Experiencing God – Bible study workbook about knowing the will of God and understanding His purpose for your life.

Coral Moon by Brandilyn Collins – The queen of suspense spins yet another creepy tale of crime and human depravity, while all throughout weaving God’s power and presence. I’m having a hard time finishing this one because of the spiritual warfare that is involved. Not a problem for me necessarily I just can’t read it at night and that’s about the only time I can find to read. 🙂

What are you reading?

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Fun Friday – Random Lines From Books.

Kaye Dacus’, self admited, “Lame Game” Join in if you like! I don’ t have 10 different shelves and some of my shelves hold books with less than 219 pages for the Thinglets so I had to improvise.

Today is 2/19/2010

So on page 219 of 10 books (chosen by pulling every 10th book from each of my ten shelves of fiction—counting from left or right, whichever I deem fitting at the moment), I’m going to randomly quote the sentence(s) that falls on the 20th line of the page.

stories1. Jo’s desperate wisper snapped Kate back to the moment. She scrunched herself down into the box, telling her younger sister as she did, “Hurry and hide yourself in those big leaves.” (Annie Jones, The Barefoot Believers)

2. It looked all brown and black: elf-locks bristled out from beneath a white band which passed under her chin, and came half over her cheeks, or rather jaws; her eye confronted me at once, with a bold and direct gaze. (Charlotte Bronte, Jane Eyre)
3. “Out on te coast,” reported Wisdom as he unsteadily accompanied Perry. “Logging camp, up north of Grays Harbor. Rain! Perry, do you know it’d sometimes rain a week steady? I just did not know it could rain that much.” (Ivan Doig, English Creek)
4. “Yep.” Mike looked north. “There he is going off – but he Ain’t got the purty stud.” (William Marshall Rush, Wild Horses of Rainrock)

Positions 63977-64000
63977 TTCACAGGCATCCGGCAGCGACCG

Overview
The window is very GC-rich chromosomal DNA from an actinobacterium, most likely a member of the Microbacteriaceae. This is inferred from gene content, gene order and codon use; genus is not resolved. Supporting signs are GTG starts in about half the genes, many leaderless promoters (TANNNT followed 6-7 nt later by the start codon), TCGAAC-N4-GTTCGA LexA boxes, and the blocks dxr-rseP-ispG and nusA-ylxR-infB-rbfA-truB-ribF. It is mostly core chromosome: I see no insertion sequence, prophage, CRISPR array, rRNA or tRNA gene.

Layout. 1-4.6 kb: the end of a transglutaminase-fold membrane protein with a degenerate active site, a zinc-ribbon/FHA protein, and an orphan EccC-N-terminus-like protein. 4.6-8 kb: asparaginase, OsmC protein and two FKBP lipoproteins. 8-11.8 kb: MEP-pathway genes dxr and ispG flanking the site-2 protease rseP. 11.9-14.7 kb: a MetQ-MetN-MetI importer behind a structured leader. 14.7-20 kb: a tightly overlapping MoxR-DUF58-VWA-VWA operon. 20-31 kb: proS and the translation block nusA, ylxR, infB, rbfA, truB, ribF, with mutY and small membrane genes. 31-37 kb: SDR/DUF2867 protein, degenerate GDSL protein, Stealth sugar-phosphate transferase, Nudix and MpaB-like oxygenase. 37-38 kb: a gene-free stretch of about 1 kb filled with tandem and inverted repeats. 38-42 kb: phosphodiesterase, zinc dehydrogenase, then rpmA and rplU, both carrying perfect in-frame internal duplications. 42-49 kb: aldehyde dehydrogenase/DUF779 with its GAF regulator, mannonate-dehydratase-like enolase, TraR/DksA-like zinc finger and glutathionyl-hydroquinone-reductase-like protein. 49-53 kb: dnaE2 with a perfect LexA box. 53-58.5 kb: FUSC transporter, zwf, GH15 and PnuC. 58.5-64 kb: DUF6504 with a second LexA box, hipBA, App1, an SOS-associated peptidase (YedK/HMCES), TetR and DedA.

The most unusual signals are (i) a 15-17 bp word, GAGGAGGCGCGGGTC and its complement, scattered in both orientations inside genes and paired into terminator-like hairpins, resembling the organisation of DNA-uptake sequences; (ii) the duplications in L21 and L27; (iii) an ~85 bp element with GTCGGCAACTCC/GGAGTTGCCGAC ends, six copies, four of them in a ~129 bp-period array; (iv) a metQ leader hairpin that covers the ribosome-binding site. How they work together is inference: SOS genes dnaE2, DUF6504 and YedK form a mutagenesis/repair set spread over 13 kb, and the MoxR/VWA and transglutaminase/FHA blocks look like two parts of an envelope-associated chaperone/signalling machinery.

5. The mix of excitement and dread had driven her from the little nest she had prepared. (Thoene, Warsaw Requiem)
6. Well, it was printed, and she got three hundred dollars for it; likewise plenty of praise and blame, both so much greater than she expected that she was thrown into a state of bewilderment, from which it took her some time to recover. (Louisa M. Alcott, Little Women)
7. The Pharisees’ misunderstanding about what is required to make full atonement for sin lay at the root of their errant theology. (John MacArthur, A Tale of Two Sons)
8. How many guest rooms would there be in this four-story building? PhotobucketSixty? Eighty? More? Would a day actually come when all of those rooms would be filled with guests? Morgan must think so or he wouldn’t be pouring so much money into its development. (Robin Lee Hatcher, A Vote of Confidence)
9. “My leg! Oh, God! They cut off my leg!” and Sally collapsed in a faint on top of him. (Lynn Austin, Candle in the Darkness)
10. “But sir,” Gideon replied, “if the Lord is with us, why has all this happened to us?” (Judges 6:13, Holy Bible, NIV)
Sorry about the formatting. Something is wrong with the post and I can’t fix the italicss and the spaces between lines.

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Do you Kindle?

I’m never been one to jump on band wagons. And I’m NEVER the first of my friends with the latest gadget. But lately the Kindle has peaked my interest. I have to admit when my husband asked if I’d like one for Christmas I poo-pooed the idea saying “It’s too expensive. Besides I like to hold a book, smell a book….” And on I went with a laundry list of reasons why I don’t want a Kindle.

Then came that day when I learned that not one but TWO of one of my favorite author’s books were available FREE on Kindle and I began to take back a few of my previous affenties to the electronic beast. Well who hates free? The only problem with that is now I feel bad not supporting my writer friends if I were to buy the device and only load free books. Can you say “cheap, cheap, cheap?”

The question remains. Do you Kindle? Should I Kindle? When are they going to have a Kindle library. THAT might be the clencher for me.